The State of Security and Storage

Over the past week, two major security announcements were made; one pertains to Intel’s Active Management Technology (AMT) and the other addresses the presence of malware on IBM’s USB media that is used to initialize their Storwize arrays.  Intel’s errata is far more concerning as its reach extends to hardware solutions that will no longer be under any type of support from a variety of manufacturers.  Out of band management platforms may not receive the appropriate level of scrutiny from IT departments and the OEMs that produce such offerings.  Premium interfaces from companies such as HP Enterprise and Dell EMC incur further costs via additional hardware or licenses that may be required for enabling full functionality.  The fact that their solutions reside outside of the domain of the native system stack and receive regular updates that promptly address security or performance related issues will further justify the added cost in light of Intel’s egregious error.  Disablement of the associated technology on a per-platform basis is recommended for mitigating the risks with AMT.  IBM’s error is considerably more amateur, as it alludes to the fact that baseline client security suites were either nowhere to be found or were disabled on the system(s) used to construct the boot media.  The annoyance of missing files when certain solutions are overly aggressive (looking specifically at you Trend Micro) in scanning and filtering data transmitted to and from external media would have been of benefit in this situation.

Major shakeups and drama have transpired over at ixSystems, the makers of FreeNAS.  The combination of internal politics, lack of individuals with a spine to challenge the status quo, and the departure of the CTO (along with dismissal or departure of other resources) has made FreeNAS Corral the shortest-lived NAS platform in recent memory.  Due to hectic schedules, the announcements and subsequent decisions to “reverse course while moving forward” has resulted in the following developments:

  • FreeNAS Corral is no more; 10.0.4 went from Prod to “Experimental/Test/Eval” with a complete lack of communication via e-mail.
  • FreeNAS 9.10.2 (and jail hell for CrashPlan) is the gold standard once again.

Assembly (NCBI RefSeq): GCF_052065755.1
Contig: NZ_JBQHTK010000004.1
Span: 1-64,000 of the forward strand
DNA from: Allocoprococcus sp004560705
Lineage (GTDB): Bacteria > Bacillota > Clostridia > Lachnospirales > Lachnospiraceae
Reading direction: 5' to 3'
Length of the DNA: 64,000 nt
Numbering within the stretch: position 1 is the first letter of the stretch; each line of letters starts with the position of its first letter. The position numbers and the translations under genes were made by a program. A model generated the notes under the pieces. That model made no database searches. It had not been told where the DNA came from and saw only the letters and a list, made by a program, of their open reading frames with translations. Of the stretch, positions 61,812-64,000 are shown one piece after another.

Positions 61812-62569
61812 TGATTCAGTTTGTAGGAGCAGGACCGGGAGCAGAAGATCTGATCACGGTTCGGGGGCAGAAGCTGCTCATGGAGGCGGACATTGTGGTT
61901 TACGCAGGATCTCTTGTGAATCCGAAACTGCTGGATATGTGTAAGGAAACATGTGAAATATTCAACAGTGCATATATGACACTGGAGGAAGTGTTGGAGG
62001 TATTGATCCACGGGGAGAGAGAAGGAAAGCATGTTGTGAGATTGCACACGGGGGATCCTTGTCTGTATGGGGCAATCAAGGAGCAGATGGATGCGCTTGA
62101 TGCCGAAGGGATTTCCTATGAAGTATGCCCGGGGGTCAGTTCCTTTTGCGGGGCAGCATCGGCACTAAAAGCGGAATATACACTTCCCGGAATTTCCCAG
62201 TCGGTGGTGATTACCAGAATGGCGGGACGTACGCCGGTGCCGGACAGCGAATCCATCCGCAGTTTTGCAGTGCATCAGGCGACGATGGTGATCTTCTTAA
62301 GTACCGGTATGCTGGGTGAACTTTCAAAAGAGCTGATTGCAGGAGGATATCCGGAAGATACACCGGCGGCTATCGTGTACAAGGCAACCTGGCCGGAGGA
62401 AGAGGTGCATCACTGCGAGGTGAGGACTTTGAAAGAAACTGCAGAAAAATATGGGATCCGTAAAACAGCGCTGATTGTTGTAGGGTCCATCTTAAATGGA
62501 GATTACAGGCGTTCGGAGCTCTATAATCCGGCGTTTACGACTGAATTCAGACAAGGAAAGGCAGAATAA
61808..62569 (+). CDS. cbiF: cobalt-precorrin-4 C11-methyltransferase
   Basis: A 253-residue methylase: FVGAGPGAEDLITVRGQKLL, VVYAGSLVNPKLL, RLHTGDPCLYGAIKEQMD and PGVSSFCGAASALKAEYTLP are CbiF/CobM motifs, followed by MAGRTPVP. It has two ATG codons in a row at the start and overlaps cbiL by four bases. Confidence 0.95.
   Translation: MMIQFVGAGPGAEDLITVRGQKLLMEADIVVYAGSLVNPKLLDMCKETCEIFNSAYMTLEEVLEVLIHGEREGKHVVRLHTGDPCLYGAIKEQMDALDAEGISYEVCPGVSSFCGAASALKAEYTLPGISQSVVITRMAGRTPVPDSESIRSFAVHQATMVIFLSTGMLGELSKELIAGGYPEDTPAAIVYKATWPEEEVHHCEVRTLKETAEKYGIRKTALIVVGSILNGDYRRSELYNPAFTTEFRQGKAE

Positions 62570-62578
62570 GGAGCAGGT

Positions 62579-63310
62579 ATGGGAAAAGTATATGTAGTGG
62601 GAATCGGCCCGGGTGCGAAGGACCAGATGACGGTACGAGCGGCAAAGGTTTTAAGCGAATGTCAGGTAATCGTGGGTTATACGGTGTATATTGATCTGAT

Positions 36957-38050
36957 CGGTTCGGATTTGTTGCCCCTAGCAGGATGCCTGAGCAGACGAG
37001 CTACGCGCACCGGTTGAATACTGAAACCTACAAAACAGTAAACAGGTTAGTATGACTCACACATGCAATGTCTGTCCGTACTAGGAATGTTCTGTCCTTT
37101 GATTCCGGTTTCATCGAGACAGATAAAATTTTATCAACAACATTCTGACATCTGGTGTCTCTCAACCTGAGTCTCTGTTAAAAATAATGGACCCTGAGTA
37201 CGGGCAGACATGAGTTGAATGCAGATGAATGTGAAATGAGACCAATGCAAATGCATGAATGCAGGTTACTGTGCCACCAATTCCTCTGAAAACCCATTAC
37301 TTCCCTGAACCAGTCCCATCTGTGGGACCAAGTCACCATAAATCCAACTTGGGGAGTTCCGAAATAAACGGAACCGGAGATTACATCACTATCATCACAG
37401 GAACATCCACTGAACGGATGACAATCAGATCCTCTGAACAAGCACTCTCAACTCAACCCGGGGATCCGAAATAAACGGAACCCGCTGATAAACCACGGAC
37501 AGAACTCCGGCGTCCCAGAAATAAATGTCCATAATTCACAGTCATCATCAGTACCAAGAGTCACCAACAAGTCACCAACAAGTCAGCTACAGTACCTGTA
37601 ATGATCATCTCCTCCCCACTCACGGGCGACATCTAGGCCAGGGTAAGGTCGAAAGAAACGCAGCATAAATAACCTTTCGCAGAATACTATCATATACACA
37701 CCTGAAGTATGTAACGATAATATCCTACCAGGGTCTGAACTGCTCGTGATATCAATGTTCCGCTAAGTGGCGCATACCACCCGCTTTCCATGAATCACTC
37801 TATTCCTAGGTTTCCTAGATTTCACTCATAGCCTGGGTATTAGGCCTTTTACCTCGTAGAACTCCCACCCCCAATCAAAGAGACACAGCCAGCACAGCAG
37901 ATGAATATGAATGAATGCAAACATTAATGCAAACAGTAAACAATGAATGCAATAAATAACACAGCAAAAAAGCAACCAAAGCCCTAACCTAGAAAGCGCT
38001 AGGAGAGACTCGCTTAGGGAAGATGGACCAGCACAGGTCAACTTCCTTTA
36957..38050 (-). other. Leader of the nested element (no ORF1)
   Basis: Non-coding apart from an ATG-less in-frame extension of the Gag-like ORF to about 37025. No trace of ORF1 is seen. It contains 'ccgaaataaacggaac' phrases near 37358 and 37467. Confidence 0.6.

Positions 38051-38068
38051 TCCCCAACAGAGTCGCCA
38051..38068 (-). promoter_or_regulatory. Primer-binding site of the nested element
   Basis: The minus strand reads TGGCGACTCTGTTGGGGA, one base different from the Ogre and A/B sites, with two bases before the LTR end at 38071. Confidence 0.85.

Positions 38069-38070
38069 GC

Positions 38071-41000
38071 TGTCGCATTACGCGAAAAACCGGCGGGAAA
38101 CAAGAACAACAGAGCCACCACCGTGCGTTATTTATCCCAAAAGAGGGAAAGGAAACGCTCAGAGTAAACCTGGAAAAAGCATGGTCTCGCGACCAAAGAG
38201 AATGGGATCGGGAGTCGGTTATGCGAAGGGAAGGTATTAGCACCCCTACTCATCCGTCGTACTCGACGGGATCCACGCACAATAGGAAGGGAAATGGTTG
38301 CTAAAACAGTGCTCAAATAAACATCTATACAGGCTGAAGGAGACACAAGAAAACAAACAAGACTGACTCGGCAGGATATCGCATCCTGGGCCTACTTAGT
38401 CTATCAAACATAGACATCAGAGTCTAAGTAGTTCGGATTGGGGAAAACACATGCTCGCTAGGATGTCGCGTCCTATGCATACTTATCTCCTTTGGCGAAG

• FreeNAS 9.10.3 becomes FreeNAS 11, and doesn’t reach feature parity with what was FreeNAS Corral.  The refreshed UI being offered as a work in progress doesn’t look terrible, but it’s not the “new hotness” that was Corral’s UI.
  • FreeNAS 9.10.4 becomes FreeNAS 11.1, which aims to be closer to the feature set of FreeNAS Corral.

Bugs and errata will always be faced by those who ride the bleeding edge of technology.  Some things (i.e. the UI elements for establishing iSCSI connectivity) were not functional in Corral, but viable workarounds using the CLI existed.  Getting the taste of how much better things can be with a native implementation of Docker makes reverting to 9.10.2 (or the release candidate of 11) a non-starter.  Arbitrary and unjustified changes to a statically configured jail require time and troubleshooting to resolve; time that would be better spent not doing so when things can “just work”.  Processing both sides of the story, the fact that those with legitimate concerns didn’t speak up during the development of FreeNAS Corral raises questions about the internal structure of the organization.  Making change for the sake of doing something different can be disastrous.  Raising concerns about deficiencies that will arise during the “long game” takes courage; far more courage than removing a headphone jack.  If factional silos were enabled and persisted during such a major platform transformation, what prevents such behavior and outcomes from occurring again?  Would QNAP, Synology, Dell EMC, Nexenta, or others retain customers after pulling such an about-face less than 60 days after blessing a product release as generally available or “production”?

Doing the data relocation hokey pokey yet again to revert to a supported release is not appealing to our organization, yet it becomes inevitable based upon the features we’ve utilized within the provided product.  Our long-term move will be to return to a commercial, off-the-shelf solution to avoid this type of disruption from happening again.  The decision making challenge we face is as follows:

  • Synology offers btrfs natively, which provides comparable benefit to ZFS related to prevention of data corruption.  However, the newer SMB offerings are still using the Intel Atom C2000 processor which has its own set of flaws.
  • QNAP does not offer btrfs natively, but does offer highly expandable models and can function as a hyper converged appliance (Virtualization Station + Container Station).  The QNAP solution that does offer ZFS is outside of scope due to price.

 

 

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